Let’s suppose an item A wants to move to the right, and there is no item in the desired position, all we need to do is to move its corresponding representation object on the state matrix from (line-y, col-x) to (line-y, col-x+1). When the state changes, it will trigger a re-render of the view, and place the corresponding grid-item accordingly on the view.

State change triggers re-rendering
State change triggers re-rendering

Because everything is handled through a state machine, one could even redefine what should happen when an element is moved, added or resized. In our case, we think that when an element is moved on top of an existing one then they should swap, but maybe you would prefer them to be pushed? By writing your own movement strategy function you can override the default behavior to suit your needs. The same goes for the adding strategy (to append elements to the grid) and the resize strategy. The strategies are pluggable functions that take the current state of the grid as a parameter, plus any necessary information, and produce a new state.

Let’s take the movement strategy as an example. The schema below represents a use case where we want to move a grid-item up by clicking on its “up” direction arrow.

Moving a grid-item flow
Moving a gid-item flow

Each time an element wants to move, it sends an event to the grid-wrapper containing the item ID and the direction to which it wants to move to. The grid-wrapper calls its movement strategy via the method: ComputeProjectedStateStrategy(currentState, itemToMove, direction) => newState

This method calculates what will be the next state (projected state) if we indeed move this item to the top. The projected state can be null to indicate that a movement in this direction is not possible.
If a movement is possible (the movement strategy produces a new valid state), we set the current state of the grid to this projected state. And as we said earlier, the state is tied to the view, so this triggers a re-rendering of the view, and we will visualize our grid-item moved to the top. This can be visualized in the schema below.

Moving an item triggers re-rendering
Moving an item triggers re-rendering

The same logic goes for the other strategies. If a user wants to implement a different movement strategy, all that is needed is to provide a method with the same signature as ComputeProjectedStateStrategy.

Testing

We tried to focus our tests on the most important part of the system, that is the state of the grid, thus we tested all possible use cases on moving or resizing items.

Knowing that each action (move or resize) results in a new GridState, we split our unit tests to check only one action at a time instead of chaining multiple actions on a given single test (the output of one action could be the input of a new unit test). So, we constructed lists of test cases respecting the following interfaces:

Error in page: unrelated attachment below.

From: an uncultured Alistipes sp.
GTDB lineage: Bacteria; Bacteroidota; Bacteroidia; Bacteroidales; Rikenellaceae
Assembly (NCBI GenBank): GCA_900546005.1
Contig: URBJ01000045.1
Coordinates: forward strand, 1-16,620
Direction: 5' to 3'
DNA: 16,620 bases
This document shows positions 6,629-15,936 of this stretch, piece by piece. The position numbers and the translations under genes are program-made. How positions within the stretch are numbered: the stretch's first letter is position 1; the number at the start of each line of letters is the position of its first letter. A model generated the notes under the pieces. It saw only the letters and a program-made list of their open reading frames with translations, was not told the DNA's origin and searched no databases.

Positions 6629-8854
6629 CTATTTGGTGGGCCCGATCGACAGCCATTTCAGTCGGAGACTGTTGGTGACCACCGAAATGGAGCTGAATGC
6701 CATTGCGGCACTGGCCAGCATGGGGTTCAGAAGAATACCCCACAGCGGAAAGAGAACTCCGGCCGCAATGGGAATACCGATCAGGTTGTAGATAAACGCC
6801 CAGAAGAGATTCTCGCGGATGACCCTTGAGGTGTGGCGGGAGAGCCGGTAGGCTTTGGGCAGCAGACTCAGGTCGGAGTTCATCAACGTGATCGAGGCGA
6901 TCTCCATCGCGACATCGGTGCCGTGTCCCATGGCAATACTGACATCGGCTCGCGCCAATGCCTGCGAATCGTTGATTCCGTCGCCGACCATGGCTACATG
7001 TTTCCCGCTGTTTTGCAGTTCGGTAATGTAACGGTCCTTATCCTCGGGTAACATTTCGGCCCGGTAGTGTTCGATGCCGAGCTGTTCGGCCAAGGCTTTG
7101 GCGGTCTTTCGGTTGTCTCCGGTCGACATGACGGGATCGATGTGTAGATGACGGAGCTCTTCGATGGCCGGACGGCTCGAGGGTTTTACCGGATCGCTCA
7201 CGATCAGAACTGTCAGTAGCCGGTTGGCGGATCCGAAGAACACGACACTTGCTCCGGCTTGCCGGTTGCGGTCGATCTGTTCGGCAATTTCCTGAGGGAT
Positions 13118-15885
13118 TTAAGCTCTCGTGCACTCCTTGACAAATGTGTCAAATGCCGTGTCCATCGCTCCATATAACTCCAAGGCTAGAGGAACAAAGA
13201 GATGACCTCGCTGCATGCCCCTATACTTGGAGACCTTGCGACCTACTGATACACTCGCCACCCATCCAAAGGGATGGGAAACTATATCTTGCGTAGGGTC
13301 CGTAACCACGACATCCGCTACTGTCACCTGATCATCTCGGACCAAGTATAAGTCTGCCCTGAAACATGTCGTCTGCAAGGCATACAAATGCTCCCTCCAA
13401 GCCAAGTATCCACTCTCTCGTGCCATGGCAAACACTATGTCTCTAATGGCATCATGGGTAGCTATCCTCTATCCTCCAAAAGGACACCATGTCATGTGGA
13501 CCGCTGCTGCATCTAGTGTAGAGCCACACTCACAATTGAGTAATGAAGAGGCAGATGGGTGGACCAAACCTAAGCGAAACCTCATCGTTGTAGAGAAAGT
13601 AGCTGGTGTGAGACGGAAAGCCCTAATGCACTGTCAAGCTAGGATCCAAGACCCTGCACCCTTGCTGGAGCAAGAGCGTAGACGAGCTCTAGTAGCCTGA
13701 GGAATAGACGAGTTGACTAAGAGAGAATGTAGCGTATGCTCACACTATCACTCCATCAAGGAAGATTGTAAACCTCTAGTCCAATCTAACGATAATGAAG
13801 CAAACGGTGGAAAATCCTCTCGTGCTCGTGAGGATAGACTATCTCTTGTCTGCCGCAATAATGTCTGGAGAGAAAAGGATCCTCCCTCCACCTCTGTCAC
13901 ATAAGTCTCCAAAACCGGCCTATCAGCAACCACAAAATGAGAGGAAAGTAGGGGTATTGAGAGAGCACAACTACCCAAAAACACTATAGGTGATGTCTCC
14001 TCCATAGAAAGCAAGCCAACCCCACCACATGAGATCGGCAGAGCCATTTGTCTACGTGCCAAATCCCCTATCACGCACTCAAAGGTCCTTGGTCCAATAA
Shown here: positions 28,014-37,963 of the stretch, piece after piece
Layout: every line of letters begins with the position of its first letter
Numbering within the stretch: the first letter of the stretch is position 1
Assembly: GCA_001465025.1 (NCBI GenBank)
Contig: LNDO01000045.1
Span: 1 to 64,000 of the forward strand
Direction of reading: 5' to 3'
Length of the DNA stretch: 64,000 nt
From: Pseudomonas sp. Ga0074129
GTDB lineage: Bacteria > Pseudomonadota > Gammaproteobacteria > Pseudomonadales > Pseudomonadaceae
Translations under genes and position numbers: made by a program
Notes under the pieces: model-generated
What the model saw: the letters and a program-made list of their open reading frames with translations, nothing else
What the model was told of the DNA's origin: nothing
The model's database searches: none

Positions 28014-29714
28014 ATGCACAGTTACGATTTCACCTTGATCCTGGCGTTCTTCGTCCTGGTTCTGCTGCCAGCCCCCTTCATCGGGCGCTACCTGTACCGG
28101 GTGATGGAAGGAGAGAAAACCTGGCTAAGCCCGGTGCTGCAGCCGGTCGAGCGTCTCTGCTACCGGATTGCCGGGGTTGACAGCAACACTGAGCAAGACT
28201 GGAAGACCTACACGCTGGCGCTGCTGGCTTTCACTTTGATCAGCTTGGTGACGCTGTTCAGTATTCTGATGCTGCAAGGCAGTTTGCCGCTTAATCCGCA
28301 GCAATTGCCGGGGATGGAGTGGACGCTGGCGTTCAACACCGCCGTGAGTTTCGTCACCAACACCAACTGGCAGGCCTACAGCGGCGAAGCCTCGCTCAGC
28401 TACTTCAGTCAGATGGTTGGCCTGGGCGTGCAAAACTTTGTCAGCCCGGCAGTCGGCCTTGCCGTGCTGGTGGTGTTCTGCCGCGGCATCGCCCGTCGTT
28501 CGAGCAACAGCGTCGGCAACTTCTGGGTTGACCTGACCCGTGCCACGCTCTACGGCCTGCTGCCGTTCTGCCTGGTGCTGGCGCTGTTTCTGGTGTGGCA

{
 description: string;
 action: {
   itemId: string; // id of item being moved/resized
   direction: Direction; // target direction of the move
   size: number; // requested size
 };
 initial: GridState;
 expected: GridState;
}

Finally, we run our ComputeProjectedState strategy on the initial state and expect to correctly compute the next state as expected.

Knowing that it would be a headache to debug failing tests, if any, we bootstrapped a small Stencil app that, given the same tests lists, renders the initial, result vs expected state for each test. It also highlights, at the top section of the app, the test description, the item color being moved/resize and the direction of the move / the requested size.

Example: test moving light-blue item to the right
Example: test moving light-blue item to the right

Example: test resizing light-green item to 3 cols
Example: test resizing light-green item to 3 cols

Conclusion

What started as a revamp became a lightweight generic grid library. Our composition-based approach consisting of offering a very simple declarative API to the developer and allowing custom behavior injection paid off. It made the developer experience very smooth and opened the door for the library to be used within other teams. Using a framework-agnostic approach by exposing the library as a Web Component was also a huge enabler for this.

All this would not have been possible without a tight collaboration of all the actors within the team. All players contributed to a continuous improvement loop: designers provided prototypes, developers challenged them and the whole team tested them. It provided precious feedback that helped us get to a mature solution. The resulting product offers a much-improved user experience compared to what we had before, and the customer feedback is very positive.